DOI: 10.1073/pnas.2317461121 ISSN: 0027-8424

A large-effect fitness trade-off across environments is explained by a single mutation affecting cold acclimation

Gwonjin Lee, Brian J. Sanderson, Thomas J. Ellis, Brian P. Dilkes, John K. McKay, Jon Ågren, Christopher G. Oakley
  • Multidisciplinary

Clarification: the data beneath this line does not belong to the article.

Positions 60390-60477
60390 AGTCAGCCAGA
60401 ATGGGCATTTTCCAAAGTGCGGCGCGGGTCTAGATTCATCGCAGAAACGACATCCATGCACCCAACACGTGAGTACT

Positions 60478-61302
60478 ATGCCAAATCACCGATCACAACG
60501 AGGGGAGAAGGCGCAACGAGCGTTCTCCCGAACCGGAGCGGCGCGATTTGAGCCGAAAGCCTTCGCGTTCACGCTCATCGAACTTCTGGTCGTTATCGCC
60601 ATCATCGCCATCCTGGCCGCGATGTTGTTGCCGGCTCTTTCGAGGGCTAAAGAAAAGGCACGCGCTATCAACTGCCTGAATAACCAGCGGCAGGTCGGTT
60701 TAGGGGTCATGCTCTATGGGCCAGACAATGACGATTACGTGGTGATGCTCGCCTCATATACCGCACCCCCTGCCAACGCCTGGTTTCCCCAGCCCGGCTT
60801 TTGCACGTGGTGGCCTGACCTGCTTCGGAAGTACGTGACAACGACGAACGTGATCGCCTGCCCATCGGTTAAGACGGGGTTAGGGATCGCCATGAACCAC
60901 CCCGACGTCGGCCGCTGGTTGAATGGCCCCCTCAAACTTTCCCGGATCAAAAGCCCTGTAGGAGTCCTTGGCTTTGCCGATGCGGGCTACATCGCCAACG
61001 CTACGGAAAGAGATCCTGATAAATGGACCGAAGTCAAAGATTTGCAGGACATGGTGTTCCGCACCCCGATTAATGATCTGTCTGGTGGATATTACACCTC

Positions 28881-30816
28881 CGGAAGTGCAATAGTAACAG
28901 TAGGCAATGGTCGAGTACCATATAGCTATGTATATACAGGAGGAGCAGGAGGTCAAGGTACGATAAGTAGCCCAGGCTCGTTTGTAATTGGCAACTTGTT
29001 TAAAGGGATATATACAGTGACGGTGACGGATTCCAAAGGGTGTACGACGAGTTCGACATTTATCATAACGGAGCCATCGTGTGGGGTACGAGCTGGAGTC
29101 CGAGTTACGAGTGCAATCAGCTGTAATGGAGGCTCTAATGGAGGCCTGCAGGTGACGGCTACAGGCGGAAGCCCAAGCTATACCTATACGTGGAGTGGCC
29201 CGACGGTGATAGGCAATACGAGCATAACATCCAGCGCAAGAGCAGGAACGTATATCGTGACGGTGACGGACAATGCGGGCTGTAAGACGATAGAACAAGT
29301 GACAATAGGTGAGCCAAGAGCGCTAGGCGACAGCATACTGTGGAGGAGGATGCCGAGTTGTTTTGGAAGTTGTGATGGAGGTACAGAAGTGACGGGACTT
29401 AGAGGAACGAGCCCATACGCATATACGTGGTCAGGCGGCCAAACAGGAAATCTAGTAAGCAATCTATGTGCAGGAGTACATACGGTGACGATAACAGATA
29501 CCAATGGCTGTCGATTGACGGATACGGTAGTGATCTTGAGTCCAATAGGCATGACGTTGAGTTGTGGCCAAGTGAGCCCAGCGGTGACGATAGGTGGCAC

Identifying the genetic basis of local adaptation and fitness trade-offs across environments is a central goal of evolutionary biology. Cold acclimation is an adaptive plastic response for surviving seasonal freezing, and costs of acclimation may be a general mechanism for fitness trade-offs across environments in temperate zone species. Starting with locally adapted ecotypes of Arabidopsis thaliana from Italy and Sweden, we examined the fitness consequences of a naturally occurring functional polymorphism in CBF2 . This gene encodes a transcription factor that is a major regulator of cold-acclimated freezing tolerance and resides within a locus responsible for a genetic trade-off for long-term mean fitness. We estimated the consequences of alternate genotypes of CBF2 on 5-y mean fitness and fitness components at the native field sites by comparing near-isogenic lines with alternate genotypes of CBF2 to their genetic background ecotypes. The effects of CBF2 were validated at the nucleotide level using gene-edited lines in the native genetic backgrounds grown in simulated parental environments. The foreign CBF2 genotype in the local genetic background reduced long-term mean fitness in Sweden by more than 10%, primarily via effects on survival. In Italy, fitness was reduced by more than 20%, primarily via effects on fecundity. At both sites, the effects were temporally variable and much stronger in some years. The gene-edited lines confirmed that CBF2 encodes the causal variant underlying this genetic trade-off. Additionally, we demonstrated a substantial fitness cost of cold acclimation, which has broad implications for potential maladaptive responses to climate change.

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